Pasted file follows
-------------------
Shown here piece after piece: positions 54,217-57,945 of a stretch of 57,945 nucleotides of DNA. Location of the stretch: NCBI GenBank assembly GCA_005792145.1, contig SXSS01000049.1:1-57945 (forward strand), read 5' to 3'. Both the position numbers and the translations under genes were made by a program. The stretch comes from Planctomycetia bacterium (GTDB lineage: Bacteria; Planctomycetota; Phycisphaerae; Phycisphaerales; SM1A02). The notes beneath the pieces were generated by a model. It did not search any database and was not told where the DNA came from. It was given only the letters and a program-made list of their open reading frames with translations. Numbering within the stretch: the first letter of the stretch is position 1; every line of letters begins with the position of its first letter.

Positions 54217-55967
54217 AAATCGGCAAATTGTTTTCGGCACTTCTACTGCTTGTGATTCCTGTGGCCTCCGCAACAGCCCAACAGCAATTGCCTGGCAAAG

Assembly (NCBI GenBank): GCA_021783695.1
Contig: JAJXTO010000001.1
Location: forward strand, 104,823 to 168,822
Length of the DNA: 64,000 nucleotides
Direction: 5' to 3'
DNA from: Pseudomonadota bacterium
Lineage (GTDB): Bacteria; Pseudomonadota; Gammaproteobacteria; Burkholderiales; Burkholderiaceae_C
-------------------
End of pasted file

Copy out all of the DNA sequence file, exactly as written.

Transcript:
Shown here piece after piece: positions 54,217-57,945 of a stretch of 57,945 nucleotides of DNA. Location of the stretch: NCBI GenBank assembly GCA_005792145.1, contig SXSS01000049.1:1-57945 (forward strand), read 5' to 3'. Both the position numbers and the translations under genes were made by a program. The stretch comes from Planctomycetia bacterium (GTDB lineage: Bacteria; Planctomycetota; Phycisphaerae; Phycisphaerales; SM1A02). The notes beneath the pieces were generated by a model. It did not search any database and was not told where the DNA came from. It was given only the letters and a program-made list of their open reading frames with translations. Numbering within the stretch: the first letter of the stretch is position 1; every line of letters begins with the position of its first letter.

Positions 54217-55967
54217 AAATCGGCAAATTGTTTTCGGCACTTCTACTGCTTGTGATTCCTGTGGCCTCCGCAACAGCCCAACAGCAATTGCCTGGCAAAG

Assembly (NCBI GenBank): GCA_021783695.1
Contig: JAJXTO010000001.1
Location: forward strand, 104,823 to 168,822
Length of the DNA: 64,000 nucleotides
Direction: 5' to 3'
DNA from: Pseudomonadota bacterium
Lineage (GTDB): Bacteria; Pseudomonadota; Gammaproteobacteria; Burkholderiales; Burkholderiaceae_C